New York University College of Dentistry NYU dental student Ali Farhat credits his parents, both dentists, with teaching him to find a “little ray of happiness” in difficult situations. In this article he shares eight strategies that have guided him on his path to dentistry.

How does NYU dental student Ali Farhat find happiness on the difficult path to dentistry? He shares 8 tips that work for him.

1. Pursue a career that allows you to channel your passions.

Growing up with an extensive background in the arts allowed 23-year-old Ali Farhat to recognize how art and dentistry intertwine. He is passionate about both.

I am a firm believer that dentistry combines both art, science and healthcare beautifully.”

NYU College of Dentistry D3 student Ali Farhat

He offers as evidence the craftsmanship involved in making dentures: “A multitude of minute measurements and precise movements must be taken to secure the perfect fit. These actions are exceptionally similar to those of an artist painting a portrait.”

2. Remain open to inspiration provided by mentors.

Farhat reflects on an early source of inspiration — his parents. Both successful dentists in Roseland, New Jersey, Farhat’s mother and father created a foundation for him, personally and professionally. They have helped him understand that life is about finding that “little ray of happiness” in difficult situations. He credits them with instilling in him discipline, dedication and sincerity — positive traits that will benefit his future life and career.

Everything I am today and what I will become tomorrow is because of them.”

3. Share successes.

Farhat subscribes to the motto “everybody eats,” meaning that as his endeavors thrive, everyone around him should share in that success. The happiness of his loved ones brings Farhat contentment.

4. Be authentic.

 NYU College of Dentistry D3 student Farhat offers sage advice for dental students in their first year.

Be authentic. Be authentic to your peers, your professors, and most importantly, to yourself. Dental school in of itself has the stigma of competitiveness, stress, and difficulty. The last thing you would want to do is lose yourself, become someone you are not, make enemies. Be true to who you are and don’t forget what got you here to begin with.”

NYU College of Dentistry D3 student Ali Farhat

5. Ask for help when you need it.          

Even when difficult aspects of dental school arise, such as the workload, he recommends being patient through the adjustment and asking for help from those with experience.

“Compared to undergrad, dental school is on its own level. As dental students, we have to juggle didactic work, clinical work, patient care, and if you want to, extracurricular activities. For me, the transition from undergrad wasn’t as seamless as I wanted. … I worked my way through this difficulty by asking for help either from upperclassmen or professors.”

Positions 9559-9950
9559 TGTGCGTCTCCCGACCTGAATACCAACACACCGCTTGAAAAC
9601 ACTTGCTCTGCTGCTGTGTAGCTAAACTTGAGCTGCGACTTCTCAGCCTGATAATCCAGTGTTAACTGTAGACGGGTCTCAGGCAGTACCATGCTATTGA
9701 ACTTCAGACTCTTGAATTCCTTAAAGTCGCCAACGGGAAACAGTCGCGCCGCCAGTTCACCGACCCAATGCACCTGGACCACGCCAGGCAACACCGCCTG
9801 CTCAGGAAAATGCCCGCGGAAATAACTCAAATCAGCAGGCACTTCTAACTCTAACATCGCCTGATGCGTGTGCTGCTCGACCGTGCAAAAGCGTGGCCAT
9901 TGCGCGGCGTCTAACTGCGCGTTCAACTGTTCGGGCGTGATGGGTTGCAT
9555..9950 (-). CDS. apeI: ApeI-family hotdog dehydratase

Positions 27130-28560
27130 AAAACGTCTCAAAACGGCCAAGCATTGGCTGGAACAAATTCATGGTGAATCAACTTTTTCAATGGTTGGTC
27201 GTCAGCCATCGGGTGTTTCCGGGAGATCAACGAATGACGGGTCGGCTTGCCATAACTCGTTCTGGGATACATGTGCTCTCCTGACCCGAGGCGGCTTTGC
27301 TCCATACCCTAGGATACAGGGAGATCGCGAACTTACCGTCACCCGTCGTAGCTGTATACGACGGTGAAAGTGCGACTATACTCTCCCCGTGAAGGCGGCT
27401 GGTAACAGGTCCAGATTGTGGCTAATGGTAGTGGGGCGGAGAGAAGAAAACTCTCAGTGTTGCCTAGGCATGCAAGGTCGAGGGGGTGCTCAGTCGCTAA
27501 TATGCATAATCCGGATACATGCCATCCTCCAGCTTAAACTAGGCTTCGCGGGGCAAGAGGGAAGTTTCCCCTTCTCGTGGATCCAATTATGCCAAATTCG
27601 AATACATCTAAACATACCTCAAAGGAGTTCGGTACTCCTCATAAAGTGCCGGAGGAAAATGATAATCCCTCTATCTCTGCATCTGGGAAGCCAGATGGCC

6. Seek out study methods and schedules that work for you.

“Through this, I managed to figure out my own study methods and accurate time management schedules. I always carry with me a planner, and use applications like Google Calendar and Notion to properly organize what, when, and how I am studying for classes. Notion provides me with the utilities to adeptly go through work, projects, and general information, while Google calendar allows me to recall the what and when of my responsibilities.”

 7.  Find ways to avoid burnout.     

“I rely on my passions to keep me from burnout in dental school. I am a basketball and soccer fan, so whenever I’m not rewatching my podcasts or memorizing notes, I put up a soccer/ basketball game and just relax. Usually when I’m doing these things, I clear my head and this allows me to have a great study session after,” said Farhat.

8. Use progress as a motivator.

“I stay motivated by regularly reviewing my goals, aspirations and progression. I learned that seeing progress is a great motivator in and of itself, and at the same time, it boosts your self-esteem. Sitting down and looking back at what I have done to get where I am helps me keep momentum.”

Parting advice from NYU D3 dental student Ali Farhat? “Be kind to all!”

After expected graduation with the class of 2023, Farhat plans to attend a prosthodontics residency program, then to pursue a fellowship to become an oral and maxillofacial prosthodontist.

Meanwhile, he’s staying focused on the “little ray of happiness,” and sharing it with others through kindness.

“I have enjoyed the relationships in dental school. The people I’ve met and interacted with from the beginning of my dental school career have been by far the most supportive and most influential people in my life,” said Farhat.

Looking for support as a dental student? NYU D3 Ali Farhat suggests a free members-only program — Benco Select Student

Learn details about a program that grants members instant free access to a Commission on Dental Competency Assessments (CDCA) study guide, free job placement services for personal assistance in connecting with the right post-graduation employment or associateship opportunities and a free subscription to Incisal Edge magazine here.